Minnesota reality TV fans may be happy to hear that Rob Kardashian has reached an agreement with Blac Chyna over the support of their 1-year-old daughter. The terms of the deal were agreed upon in mid-September.
For parents dealing with child support disputes in Minnesota, one key tool that could help to lead to a resolution could be a DNA paternity test. These tests have an accuracy level of over 99.99 percent, and they can conclusively establish paternity of the child in question.
If a Minnesota parent responsible for paying child support suddenly gets a new job that pays less, they should be aware that their support payments will not immediately change as well. Failing to meet child support obligations could result in legal consequences. If the parent can no longer afford the original child support amount, however, there are steps that can be taken to lower it.
In many cases, one Minnesota parent may be required to pay child support to the other parent following a divorce. There are a few ways that parents can come to an agreement regarding child support. These include informal negotiations, out-of-court alternative dispute resolution proceedings and an order determined by a court.
Minnesota parents who are divorced may have a formal child support agreement in place. This means the state will be in charge of disbursing child support payments as well as enforcing payment. If the parent receiving child support also gets welfare in the form of Temporary Assistance to Needy Families, the government may be reimbursed using the child support amount, or the amount might be passed to the family.
When an individual reaches the age of majority in Minnesota, which is 18, he or she is considered to be emancipated. Once children are emancipated, they are no longer under the care of their parents, who are not obligated to support them anymore. However, there are some cases where a child may be emancipated before reaching the age of majority.
The amount of child support that the parent with custody of a couple's children receives is based on the income of the parent making payments. As a result, things that lead to a decrease in a paying parent's income can also lead to a reduction in their child support obligations. If an individual responsible for paying support is disabled, it is likely that they will be required to pay less child support.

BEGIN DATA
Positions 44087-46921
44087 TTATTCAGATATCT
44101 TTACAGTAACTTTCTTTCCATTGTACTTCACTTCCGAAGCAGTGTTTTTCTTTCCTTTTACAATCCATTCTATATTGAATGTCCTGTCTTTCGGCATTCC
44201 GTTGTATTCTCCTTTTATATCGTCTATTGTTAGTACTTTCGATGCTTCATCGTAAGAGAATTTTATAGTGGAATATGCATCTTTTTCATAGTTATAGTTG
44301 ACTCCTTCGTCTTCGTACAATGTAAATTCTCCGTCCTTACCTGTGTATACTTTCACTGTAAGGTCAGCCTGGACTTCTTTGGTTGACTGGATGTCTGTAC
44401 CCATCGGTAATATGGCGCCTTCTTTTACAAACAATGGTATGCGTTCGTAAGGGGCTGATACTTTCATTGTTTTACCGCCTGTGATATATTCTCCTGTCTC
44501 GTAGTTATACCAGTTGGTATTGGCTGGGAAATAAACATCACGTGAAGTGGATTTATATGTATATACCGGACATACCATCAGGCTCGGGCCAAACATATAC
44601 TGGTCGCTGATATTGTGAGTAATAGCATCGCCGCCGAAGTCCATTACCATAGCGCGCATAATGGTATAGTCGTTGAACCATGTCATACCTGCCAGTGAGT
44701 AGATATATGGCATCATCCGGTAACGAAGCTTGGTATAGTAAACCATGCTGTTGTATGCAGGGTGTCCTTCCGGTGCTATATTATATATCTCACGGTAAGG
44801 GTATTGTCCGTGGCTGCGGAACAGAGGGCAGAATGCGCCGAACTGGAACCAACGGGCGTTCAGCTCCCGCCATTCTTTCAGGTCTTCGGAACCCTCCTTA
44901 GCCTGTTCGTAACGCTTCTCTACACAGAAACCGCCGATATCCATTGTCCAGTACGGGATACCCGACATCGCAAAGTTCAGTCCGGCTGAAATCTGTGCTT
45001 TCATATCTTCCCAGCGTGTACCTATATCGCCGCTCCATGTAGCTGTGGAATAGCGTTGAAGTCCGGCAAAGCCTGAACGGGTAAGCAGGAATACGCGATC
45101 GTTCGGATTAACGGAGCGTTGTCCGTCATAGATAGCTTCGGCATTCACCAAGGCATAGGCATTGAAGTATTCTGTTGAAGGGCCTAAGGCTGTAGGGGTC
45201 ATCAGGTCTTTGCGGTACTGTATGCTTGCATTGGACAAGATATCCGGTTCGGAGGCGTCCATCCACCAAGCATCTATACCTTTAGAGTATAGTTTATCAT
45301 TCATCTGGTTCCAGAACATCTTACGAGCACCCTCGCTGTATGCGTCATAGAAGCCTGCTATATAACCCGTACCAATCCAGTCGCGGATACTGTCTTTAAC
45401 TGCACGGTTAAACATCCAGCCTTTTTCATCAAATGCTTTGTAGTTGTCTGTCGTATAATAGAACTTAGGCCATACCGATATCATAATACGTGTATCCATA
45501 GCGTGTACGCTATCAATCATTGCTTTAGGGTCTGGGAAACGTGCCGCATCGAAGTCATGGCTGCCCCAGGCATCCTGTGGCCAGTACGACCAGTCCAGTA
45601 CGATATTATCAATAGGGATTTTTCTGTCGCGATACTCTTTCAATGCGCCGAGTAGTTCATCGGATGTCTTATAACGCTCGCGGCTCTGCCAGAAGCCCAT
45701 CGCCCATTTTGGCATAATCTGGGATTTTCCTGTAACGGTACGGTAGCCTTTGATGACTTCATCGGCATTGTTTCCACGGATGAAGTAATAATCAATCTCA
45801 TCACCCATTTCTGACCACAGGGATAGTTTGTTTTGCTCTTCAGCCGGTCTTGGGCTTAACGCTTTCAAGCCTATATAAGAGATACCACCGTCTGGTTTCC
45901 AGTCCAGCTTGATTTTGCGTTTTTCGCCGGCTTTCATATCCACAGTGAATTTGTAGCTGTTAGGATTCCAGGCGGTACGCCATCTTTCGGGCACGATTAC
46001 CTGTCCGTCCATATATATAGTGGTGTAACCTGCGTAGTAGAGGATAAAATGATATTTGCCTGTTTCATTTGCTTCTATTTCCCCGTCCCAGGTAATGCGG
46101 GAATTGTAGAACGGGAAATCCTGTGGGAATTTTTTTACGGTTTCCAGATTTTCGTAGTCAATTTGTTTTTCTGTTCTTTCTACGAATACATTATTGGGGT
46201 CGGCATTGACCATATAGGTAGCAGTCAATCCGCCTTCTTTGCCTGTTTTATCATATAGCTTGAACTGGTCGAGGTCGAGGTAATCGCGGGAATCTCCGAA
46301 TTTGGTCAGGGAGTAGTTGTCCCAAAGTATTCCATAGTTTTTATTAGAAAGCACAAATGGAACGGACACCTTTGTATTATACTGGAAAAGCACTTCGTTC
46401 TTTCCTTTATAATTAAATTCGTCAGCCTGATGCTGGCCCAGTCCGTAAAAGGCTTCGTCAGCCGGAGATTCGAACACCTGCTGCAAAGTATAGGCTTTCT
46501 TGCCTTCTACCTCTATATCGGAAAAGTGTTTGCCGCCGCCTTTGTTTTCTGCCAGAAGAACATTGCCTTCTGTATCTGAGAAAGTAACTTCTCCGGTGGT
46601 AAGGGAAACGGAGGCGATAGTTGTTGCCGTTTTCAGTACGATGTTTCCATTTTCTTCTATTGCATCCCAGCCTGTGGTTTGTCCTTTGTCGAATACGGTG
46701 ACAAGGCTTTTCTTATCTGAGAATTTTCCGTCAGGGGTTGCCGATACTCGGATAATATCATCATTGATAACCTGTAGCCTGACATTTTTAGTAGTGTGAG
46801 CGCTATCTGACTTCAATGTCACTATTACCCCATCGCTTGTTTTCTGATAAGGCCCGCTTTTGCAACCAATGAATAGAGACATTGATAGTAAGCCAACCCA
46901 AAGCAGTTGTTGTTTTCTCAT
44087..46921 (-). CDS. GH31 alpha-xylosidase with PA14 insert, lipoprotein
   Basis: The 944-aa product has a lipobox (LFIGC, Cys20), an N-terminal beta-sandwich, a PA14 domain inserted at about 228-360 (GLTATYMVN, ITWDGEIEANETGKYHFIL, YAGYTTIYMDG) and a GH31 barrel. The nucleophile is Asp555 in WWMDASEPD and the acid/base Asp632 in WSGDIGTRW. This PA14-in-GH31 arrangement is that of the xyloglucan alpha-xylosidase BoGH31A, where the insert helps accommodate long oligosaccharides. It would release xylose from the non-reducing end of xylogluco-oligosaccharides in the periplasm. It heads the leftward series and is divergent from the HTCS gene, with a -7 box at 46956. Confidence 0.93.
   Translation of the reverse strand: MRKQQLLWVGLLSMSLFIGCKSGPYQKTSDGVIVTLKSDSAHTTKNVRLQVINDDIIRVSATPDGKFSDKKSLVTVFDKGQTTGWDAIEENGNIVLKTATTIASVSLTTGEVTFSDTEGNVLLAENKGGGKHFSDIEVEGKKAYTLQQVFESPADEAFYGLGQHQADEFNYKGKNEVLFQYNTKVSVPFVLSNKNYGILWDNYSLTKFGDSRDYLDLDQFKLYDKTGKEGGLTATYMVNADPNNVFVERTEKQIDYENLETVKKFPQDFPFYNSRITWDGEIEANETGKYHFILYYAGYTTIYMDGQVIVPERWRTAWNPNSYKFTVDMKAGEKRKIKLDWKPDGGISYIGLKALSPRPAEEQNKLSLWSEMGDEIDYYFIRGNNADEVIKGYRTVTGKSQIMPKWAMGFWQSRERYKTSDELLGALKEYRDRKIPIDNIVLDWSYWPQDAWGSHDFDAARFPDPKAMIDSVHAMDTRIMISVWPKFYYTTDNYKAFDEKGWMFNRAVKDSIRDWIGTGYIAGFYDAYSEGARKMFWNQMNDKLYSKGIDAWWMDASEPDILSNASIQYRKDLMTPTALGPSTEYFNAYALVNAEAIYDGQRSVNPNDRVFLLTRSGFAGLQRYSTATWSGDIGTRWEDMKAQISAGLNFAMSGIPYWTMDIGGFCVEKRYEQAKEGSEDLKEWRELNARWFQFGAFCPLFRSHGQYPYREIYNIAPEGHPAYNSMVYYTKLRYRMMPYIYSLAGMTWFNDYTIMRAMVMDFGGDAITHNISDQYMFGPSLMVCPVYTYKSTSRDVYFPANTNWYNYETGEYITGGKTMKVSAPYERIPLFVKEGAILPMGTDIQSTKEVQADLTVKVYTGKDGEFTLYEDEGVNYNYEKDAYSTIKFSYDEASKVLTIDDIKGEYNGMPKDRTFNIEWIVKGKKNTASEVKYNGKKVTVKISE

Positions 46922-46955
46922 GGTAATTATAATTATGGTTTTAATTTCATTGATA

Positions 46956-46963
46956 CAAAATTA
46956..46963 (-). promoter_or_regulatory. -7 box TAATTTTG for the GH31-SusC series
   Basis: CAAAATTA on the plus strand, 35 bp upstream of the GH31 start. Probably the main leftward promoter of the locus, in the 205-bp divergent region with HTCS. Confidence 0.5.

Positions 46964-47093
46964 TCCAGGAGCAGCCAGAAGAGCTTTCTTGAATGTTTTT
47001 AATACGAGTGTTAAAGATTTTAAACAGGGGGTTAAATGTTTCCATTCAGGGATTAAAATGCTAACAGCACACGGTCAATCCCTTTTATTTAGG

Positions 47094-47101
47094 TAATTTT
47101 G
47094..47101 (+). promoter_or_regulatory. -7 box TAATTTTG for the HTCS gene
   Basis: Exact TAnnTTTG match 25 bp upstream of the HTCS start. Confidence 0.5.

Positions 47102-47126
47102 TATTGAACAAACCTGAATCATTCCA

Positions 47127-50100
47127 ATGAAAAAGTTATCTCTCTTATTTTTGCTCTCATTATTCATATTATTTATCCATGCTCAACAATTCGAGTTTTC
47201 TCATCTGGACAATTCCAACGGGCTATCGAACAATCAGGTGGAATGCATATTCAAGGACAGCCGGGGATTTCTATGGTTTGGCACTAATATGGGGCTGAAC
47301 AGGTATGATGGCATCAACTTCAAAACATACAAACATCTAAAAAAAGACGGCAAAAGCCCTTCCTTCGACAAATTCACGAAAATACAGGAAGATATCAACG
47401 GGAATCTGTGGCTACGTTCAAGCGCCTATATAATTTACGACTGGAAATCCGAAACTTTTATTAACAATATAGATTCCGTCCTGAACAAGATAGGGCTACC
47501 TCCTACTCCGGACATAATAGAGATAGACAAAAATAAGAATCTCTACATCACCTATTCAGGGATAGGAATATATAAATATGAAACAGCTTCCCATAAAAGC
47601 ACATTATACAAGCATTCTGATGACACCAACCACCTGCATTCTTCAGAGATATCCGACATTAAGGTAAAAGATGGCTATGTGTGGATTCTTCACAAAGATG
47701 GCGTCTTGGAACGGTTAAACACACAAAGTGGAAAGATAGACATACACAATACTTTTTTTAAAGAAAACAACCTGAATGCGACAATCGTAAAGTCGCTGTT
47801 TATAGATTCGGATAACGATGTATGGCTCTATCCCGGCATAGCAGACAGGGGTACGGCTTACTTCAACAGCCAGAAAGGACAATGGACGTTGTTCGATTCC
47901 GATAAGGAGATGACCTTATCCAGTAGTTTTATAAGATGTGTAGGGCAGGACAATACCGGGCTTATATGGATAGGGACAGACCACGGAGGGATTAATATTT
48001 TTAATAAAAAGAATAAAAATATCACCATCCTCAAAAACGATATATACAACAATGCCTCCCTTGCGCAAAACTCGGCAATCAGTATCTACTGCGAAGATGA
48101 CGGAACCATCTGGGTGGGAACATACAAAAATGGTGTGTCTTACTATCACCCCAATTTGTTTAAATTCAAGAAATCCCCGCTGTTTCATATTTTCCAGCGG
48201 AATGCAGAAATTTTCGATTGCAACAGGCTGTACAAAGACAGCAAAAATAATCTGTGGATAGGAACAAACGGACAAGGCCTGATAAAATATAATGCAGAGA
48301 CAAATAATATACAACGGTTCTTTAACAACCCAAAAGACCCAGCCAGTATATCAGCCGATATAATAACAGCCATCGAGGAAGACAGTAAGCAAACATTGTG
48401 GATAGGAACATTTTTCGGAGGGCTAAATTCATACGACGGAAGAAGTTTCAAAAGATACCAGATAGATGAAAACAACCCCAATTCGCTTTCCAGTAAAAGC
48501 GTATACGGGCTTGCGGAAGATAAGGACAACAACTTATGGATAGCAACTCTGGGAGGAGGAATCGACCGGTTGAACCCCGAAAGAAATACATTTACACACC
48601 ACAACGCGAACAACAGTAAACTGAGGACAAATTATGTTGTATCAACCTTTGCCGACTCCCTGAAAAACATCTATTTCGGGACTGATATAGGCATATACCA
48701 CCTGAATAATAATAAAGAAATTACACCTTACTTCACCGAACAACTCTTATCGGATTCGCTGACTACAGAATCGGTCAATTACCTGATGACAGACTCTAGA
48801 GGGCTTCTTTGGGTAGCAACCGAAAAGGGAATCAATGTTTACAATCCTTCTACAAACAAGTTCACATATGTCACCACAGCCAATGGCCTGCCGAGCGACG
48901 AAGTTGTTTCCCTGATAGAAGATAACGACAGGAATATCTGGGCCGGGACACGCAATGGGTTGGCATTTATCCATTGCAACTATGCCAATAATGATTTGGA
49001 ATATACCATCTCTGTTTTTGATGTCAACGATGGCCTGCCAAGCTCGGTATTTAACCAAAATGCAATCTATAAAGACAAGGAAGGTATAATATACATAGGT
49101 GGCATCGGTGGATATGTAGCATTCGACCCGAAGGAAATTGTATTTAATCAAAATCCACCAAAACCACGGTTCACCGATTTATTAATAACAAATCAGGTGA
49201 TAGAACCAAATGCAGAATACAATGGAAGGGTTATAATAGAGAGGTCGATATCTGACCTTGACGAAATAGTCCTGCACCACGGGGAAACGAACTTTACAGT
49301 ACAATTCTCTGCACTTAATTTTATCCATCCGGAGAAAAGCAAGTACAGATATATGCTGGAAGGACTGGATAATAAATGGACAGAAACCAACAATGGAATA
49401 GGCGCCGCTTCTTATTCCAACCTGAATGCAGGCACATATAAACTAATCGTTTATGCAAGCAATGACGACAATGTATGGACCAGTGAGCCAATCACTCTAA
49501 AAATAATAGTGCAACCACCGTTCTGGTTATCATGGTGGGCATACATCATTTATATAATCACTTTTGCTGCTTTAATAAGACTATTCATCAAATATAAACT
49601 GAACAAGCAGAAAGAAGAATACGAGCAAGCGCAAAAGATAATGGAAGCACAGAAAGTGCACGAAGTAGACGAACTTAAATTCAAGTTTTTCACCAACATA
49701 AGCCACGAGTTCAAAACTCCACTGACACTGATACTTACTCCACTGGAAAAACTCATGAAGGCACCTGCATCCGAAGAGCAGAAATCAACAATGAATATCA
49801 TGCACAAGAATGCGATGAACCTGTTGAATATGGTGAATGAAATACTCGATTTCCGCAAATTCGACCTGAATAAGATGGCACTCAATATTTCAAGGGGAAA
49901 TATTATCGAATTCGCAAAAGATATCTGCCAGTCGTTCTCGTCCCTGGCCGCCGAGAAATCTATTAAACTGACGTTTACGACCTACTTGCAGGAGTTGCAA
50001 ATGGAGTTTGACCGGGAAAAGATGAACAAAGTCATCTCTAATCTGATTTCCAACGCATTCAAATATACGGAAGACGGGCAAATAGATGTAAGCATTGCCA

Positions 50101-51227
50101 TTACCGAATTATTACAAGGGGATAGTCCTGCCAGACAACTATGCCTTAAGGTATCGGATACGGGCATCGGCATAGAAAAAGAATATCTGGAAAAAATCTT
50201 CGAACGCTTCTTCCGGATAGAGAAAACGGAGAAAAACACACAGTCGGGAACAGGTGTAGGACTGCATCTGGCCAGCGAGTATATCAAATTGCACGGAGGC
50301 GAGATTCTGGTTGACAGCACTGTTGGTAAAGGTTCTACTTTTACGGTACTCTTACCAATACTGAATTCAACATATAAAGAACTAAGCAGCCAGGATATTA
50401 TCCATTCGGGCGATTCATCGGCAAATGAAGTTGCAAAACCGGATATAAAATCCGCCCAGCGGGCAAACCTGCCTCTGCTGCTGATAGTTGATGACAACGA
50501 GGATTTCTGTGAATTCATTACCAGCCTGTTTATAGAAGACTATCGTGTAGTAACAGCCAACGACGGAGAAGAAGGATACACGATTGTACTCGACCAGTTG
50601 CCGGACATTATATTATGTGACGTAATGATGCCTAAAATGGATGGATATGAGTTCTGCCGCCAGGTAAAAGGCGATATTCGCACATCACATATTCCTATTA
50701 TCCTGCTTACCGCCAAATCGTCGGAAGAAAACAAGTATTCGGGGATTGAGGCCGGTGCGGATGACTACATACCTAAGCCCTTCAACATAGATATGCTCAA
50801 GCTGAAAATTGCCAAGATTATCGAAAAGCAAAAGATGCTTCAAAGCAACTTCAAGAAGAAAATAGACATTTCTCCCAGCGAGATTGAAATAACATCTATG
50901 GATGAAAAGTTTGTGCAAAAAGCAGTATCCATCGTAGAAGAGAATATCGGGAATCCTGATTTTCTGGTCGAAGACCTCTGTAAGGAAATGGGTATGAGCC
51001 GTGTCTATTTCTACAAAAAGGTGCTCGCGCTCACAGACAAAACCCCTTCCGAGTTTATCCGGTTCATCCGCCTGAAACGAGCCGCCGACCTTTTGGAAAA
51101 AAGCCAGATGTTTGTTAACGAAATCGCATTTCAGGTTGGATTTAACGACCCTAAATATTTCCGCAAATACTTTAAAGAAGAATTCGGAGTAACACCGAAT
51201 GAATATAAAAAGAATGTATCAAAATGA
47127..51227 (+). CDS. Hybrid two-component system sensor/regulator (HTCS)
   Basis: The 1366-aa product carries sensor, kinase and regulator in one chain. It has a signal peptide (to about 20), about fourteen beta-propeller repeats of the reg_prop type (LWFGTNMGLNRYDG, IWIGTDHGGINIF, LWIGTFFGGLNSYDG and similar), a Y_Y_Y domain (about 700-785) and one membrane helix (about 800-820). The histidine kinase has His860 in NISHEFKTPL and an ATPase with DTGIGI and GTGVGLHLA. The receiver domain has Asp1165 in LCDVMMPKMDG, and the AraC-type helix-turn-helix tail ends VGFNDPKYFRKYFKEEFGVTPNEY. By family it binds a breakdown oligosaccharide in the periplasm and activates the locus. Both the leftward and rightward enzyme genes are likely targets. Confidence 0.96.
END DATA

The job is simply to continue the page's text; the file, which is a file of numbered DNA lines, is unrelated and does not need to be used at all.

Based on data from a 2017 report to Congress, parents paid more than $32 billion in child support through the federal Office of Child Support Enforcement in fiscal 2015. In spite of this very large number, a significant number of parents are not receiving the payments they are owed. Payments may be late or never come at all.
When divorced Minnesota parents are unable to pay the child support that they owe to the custodial parent, the obligation does not go away. In fact, a noncustodial parent can still owe the back child support even after the child becomes 18 or becomes emancipated.
Minnesota residents who are facing child support debt after being incarcerated may be interested to learn that one of Barack Obama's regulations that were instated in his final month took effect on Jan. 19. This regulation, which called on states to create realistic child support amounts for those who are behind bars, was not delayed for review under the Trump administration.